McAfee has warned investors that the "ambiguous" nature of open source licensing could turn into a business threat.
In a recent filing with the US Securities and Exchange Commission (SEC) McAfee repeatedly warned of possible dangers to the company's intellectual property regime presented by open source. The warnings come as several large companies face legal action over their use of software protected by the open source General Public License (GPL), the most widely used open source licence.
"To the extent we utilize 'open source' software we face risks," McAfee said in its 10-K annual report, filed at the end of December.
The company said its ability to commercialize products could be harmed because of "ambiguous" open source licence terms that could result in "unanticipated or uncertain obligations regarding our products."
Furthermore, it could be difficult to determine whether open source software infringes on third-party intellectual property rights, McAfee said.
The GPL is of particular concern, according to McAfee, since its scope and requirements "have not been interpreted in a court of law" and use of GPL-covered software "could subject certain portions of our proprietary software to the GPL requirements."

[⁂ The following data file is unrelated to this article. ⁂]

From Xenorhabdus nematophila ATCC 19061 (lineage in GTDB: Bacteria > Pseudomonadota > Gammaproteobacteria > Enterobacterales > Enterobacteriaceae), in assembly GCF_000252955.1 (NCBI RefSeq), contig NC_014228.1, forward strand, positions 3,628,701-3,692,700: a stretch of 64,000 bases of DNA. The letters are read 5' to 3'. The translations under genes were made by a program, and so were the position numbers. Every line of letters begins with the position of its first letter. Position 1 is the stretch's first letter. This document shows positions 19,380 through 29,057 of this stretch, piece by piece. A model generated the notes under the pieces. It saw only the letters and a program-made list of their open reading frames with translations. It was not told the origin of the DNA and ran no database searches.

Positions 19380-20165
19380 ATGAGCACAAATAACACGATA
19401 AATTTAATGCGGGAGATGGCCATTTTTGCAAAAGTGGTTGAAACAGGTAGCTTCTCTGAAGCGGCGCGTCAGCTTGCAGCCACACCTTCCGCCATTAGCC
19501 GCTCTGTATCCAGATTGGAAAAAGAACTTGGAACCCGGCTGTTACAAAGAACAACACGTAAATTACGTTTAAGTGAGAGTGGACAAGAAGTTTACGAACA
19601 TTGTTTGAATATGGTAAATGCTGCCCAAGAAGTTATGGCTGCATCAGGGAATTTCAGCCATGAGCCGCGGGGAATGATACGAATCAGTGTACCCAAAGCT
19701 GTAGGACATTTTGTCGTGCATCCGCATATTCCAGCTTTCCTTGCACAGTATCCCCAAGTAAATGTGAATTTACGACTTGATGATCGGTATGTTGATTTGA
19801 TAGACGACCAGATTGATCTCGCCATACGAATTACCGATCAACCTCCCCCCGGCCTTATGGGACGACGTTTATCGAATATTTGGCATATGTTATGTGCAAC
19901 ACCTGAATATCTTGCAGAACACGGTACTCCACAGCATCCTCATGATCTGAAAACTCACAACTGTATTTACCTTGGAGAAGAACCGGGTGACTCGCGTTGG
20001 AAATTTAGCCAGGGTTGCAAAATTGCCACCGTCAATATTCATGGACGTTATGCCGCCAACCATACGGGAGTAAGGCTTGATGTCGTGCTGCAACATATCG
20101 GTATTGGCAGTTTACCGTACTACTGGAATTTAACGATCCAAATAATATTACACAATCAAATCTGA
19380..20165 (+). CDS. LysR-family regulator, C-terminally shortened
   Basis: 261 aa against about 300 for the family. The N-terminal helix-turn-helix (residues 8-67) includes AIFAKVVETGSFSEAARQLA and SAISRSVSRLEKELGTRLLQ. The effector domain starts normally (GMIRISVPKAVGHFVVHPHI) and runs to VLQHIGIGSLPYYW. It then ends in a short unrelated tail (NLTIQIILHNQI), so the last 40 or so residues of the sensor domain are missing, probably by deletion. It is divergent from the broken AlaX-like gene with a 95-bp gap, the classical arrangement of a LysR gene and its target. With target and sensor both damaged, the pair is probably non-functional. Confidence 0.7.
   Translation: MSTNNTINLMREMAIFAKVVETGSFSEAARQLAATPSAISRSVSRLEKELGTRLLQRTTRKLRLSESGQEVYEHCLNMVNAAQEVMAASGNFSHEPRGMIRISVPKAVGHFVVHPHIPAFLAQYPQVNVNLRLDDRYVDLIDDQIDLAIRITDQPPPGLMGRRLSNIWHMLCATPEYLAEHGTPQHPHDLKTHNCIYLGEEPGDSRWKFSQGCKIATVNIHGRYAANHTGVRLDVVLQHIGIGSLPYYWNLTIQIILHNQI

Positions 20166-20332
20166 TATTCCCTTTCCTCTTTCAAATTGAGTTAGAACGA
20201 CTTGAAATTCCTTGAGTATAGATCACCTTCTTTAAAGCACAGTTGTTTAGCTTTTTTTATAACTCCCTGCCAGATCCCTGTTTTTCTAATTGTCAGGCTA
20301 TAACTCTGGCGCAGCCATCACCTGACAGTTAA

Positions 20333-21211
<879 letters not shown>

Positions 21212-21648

The GPL requires derived works to be covered under the GPL's own "copyleft" terms, which include a requirement to provide users with software source code and with the right to themselves modify and redistribute the software.
The GPL is currently facing several tests in court. Last month the Software Freedom Law Center (SFLC) filed a copyright lawsuit against Verizon Communications, alleging that routers the company uses with its Fios broadband service violate the GPL.
The lawsuit was filed on behalf of the developers of BusyBox, a lightweight set of standard Unix utilities commonly used in embedded systems. The SFLC has previously filed copyright lawsuits on behalf of the developers against three other companies, but Verizon is by far the largest target.
Last year Skype was found guilty of violating the GPL by a Munich, Germany regional court. The decision found that Skype had violated the GPL by the way it distributed a voice over IP (VoIP) handset, the SMCWSKP100, which incorporates the GPL-covered Linux kernel in its firmware.
Also last summer the Free Software Foundation (FSF) released the GPL version 3, including changes connected to intellectual property rights.